I feel like the cast members are too good (they make show afterall) to not get some space here. And no, I didn't go for that other writerly cliche of watching and pointing at the screen everytime someone turned out to be exactly like someone I know. I didn't spot my friends in these people, only little bits of myself I've been self-conscious enough to notice. There is a nuclear family in here, in which we have the slightly chubby dad who embodies the nice at-home side of Tony Soprano, the more kids-orientated mother who's probably known to the kids as the "strict one", there's the son who's in a stage of trying to act older than he is (a moment that reminded me of a younger me: the son making fun of Australians to try and generate some Frankie Boyle-inspired shock laughs ("they think they're better than everyone else") only to find his family not laughing, his parents clearly worried about the fact that this is going out on TV, and the son having to keep up the performance lest he lose face), and the younger sister who wears pink and loves One Direction and acts all over-excited. They aren't as funny as most of the other cast members (characters? sketches?) but this only holds up a mirror to the viewer who probably wouldn't be, even though you'd like to you would be just as funny as these other people if put on the screen. The family sits with a mid-screen divide separating the men from the women, and the other characters all stem from this society-default family type.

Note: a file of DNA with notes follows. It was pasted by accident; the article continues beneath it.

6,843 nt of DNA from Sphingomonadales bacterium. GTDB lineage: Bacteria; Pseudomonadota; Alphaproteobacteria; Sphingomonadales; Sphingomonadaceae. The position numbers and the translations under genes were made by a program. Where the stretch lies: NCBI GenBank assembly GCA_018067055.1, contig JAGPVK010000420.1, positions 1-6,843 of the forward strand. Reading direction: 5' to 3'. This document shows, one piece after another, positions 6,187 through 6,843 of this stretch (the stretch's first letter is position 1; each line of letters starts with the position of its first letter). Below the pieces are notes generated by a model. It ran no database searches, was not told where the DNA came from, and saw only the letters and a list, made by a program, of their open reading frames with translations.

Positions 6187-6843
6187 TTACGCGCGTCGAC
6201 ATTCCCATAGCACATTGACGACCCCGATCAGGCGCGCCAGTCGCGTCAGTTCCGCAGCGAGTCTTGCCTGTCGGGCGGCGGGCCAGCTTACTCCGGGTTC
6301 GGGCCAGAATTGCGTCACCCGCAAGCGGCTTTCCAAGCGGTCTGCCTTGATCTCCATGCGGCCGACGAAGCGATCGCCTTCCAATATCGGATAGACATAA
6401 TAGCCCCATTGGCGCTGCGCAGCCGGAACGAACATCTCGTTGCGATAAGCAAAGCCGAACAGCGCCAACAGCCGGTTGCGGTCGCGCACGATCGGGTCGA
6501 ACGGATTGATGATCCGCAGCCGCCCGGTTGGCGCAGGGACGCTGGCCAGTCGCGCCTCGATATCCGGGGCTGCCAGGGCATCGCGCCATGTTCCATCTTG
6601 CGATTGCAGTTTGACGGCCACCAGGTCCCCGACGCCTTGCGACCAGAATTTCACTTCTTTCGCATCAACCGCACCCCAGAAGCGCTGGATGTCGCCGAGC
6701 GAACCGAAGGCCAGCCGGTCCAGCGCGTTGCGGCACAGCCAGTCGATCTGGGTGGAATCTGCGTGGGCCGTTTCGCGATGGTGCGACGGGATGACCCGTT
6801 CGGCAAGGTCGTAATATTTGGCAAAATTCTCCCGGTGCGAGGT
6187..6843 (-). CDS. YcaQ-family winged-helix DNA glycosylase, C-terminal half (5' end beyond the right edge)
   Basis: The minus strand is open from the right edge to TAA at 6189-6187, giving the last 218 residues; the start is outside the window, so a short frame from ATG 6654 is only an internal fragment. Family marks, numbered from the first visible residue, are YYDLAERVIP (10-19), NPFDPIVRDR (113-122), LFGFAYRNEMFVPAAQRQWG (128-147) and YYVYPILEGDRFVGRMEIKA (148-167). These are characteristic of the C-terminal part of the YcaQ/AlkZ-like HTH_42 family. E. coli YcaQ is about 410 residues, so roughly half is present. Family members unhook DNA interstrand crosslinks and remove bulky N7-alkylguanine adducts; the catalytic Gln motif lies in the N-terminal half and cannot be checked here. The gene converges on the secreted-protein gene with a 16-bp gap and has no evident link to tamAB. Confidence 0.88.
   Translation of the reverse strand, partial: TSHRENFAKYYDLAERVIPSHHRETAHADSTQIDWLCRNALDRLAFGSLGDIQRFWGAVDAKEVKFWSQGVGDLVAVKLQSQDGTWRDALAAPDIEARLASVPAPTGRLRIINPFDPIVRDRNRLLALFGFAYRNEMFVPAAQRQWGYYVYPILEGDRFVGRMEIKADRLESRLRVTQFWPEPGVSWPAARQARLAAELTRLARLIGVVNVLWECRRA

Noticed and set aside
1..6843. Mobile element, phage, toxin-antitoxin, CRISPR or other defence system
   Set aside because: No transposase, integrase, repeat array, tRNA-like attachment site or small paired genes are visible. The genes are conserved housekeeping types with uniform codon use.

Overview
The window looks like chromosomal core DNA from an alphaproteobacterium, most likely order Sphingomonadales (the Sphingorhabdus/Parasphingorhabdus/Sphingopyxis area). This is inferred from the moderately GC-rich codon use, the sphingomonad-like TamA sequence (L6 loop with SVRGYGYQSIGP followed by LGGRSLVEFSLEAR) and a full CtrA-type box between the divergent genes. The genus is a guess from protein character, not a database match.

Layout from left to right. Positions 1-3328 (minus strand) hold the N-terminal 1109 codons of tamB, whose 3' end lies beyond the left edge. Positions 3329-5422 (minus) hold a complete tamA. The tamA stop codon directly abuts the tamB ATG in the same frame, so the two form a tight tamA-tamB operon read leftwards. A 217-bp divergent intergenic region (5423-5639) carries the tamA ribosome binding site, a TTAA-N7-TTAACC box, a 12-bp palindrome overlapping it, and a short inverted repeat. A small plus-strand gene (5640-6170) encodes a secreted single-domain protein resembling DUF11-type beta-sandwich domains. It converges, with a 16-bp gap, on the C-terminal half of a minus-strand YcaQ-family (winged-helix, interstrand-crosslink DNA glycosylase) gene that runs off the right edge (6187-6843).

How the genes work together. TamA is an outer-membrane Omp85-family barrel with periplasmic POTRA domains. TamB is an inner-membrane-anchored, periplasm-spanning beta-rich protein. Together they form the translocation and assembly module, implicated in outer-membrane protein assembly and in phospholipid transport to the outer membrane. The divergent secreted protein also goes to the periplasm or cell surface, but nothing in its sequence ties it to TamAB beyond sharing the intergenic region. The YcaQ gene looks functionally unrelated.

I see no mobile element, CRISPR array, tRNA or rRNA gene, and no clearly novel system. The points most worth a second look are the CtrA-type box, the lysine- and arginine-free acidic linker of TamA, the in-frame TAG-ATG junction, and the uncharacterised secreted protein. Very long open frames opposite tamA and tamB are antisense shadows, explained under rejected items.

The other families/friends have more quirks than this real life Simpsons, which almost guarantees that nobody will like all of them. The most obvious favorites are the older couple (my dad calls them a pair of "alcys") who own a bed and breakfast and spend most of the time boozed up. They're commentaries are usually funny stuff. Then there's the actual "old couple" of the show (my grandad described the man as "sex mad") who's interactions between each other are pretty funny. There's a gay couple who don't fall into any stereotypes, there's two old guys who's blank seriousness feels completely out of place with the others, there's the two average-joe heterosexual middle-agers, there's the two black brothers and their father. There's loads of them altogether, and I guess the biggest compliment I could give to all of them is they can't be summed up with generalizations.

Looking back I had more fun with the show than any other non-fiction of 2013. If you are going to criticize the back staging of the show, of which some things have to be artificially staged to make the show's creation possible, then your criticizing the whole fly-on-the-wall genre, which means your complaining to a brick wall of a genre that's already survived any criticism. The fun and occasional insights created are worth any small cases of forced reality. I know complainers would rather have Channel 4 pick addresses out of a hat at random and then sneak into the chosen houses at night where they can install hidden cameras into the living rooms and broadcast these people's TV watching activity for our entertainment, and all on a clean conscience knowing they're broadcasting hasn't lowered itself to the cheap artificiality of other channels. Those few won't enjoy Gogglebox, but for me it made for some great TV.